Of those critisms by the the FTA, I only agree with the issues addressed to ROCC. Failing to confer and take advice from your resident experts in the field is recipe to repeat the same mistakes.
On the other items, i agree with farecard. Running shorter trains slower won't address your grounding issues. The dirtier your insulators get, the less current is required to cause arcing. If you don't clean your insulators regularly, this WILL happen again, even with two car trains running.
Speaking of grounding, I can tell you that Thursdays incident was not an exploding insulator, it was a grounded stud. Took a look at the insulator midmorning of the incident while the insulator was still there, and no more that 20% of it was melted/damaged. The stud in thr front was gone. The back of the insulator and stud was fine.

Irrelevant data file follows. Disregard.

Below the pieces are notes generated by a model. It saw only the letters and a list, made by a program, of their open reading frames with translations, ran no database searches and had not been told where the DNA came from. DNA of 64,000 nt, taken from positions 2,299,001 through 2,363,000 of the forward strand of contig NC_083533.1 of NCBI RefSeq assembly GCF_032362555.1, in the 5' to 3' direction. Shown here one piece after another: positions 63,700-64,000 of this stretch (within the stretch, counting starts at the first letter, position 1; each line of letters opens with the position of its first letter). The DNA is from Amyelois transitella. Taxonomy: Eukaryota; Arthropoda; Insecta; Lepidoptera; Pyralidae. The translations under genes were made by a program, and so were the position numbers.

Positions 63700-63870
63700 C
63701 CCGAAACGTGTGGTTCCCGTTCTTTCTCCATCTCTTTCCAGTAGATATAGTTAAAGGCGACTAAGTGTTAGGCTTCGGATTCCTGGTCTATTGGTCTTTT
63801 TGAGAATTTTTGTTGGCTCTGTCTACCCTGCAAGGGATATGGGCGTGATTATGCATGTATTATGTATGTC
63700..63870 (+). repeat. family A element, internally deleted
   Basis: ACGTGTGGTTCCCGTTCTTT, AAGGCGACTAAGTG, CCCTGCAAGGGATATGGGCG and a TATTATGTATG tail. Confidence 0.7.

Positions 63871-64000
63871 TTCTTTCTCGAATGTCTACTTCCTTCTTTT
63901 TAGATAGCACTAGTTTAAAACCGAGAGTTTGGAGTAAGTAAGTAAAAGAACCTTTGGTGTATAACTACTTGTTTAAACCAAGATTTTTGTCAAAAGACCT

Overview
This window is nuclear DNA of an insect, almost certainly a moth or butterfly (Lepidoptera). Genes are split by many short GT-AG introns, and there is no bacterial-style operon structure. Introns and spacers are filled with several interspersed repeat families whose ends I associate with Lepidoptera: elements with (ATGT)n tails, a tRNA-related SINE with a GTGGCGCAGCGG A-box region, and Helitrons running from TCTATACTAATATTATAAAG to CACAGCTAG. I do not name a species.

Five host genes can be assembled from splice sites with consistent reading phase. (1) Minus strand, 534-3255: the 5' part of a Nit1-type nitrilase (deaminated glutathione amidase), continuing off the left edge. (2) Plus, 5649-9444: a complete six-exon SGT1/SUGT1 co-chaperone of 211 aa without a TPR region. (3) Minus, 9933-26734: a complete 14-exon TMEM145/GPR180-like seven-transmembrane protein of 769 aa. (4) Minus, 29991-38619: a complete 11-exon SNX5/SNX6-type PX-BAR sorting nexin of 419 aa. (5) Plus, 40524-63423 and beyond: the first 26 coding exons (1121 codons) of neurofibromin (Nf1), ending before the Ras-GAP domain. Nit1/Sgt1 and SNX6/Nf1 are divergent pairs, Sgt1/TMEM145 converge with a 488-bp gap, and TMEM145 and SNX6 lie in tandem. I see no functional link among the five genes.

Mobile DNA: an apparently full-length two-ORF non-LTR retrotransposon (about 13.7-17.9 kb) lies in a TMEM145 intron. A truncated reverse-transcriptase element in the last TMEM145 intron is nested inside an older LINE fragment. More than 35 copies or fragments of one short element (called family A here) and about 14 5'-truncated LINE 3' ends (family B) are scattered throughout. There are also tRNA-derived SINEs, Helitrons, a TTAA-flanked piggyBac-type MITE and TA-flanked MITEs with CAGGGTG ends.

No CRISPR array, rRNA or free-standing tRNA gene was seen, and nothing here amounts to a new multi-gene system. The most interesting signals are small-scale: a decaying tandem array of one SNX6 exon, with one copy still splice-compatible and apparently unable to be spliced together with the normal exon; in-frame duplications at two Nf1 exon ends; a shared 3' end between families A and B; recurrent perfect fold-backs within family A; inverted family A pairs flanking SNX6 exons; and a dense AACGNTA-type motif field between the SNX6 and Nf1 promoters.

If you look at the video of the incident, focus on the top right corner just in the tunnel when the insulator goes. You will see a separate 'explosion'. Sources tell me that the second flare was from a rail fastener stud on the opposite rail. You can yell that from the directionality of the sparks thrown in the explosion. I can't think of many theories where a insulator stud and a rail stud go up at the same time aside from a grounding issue.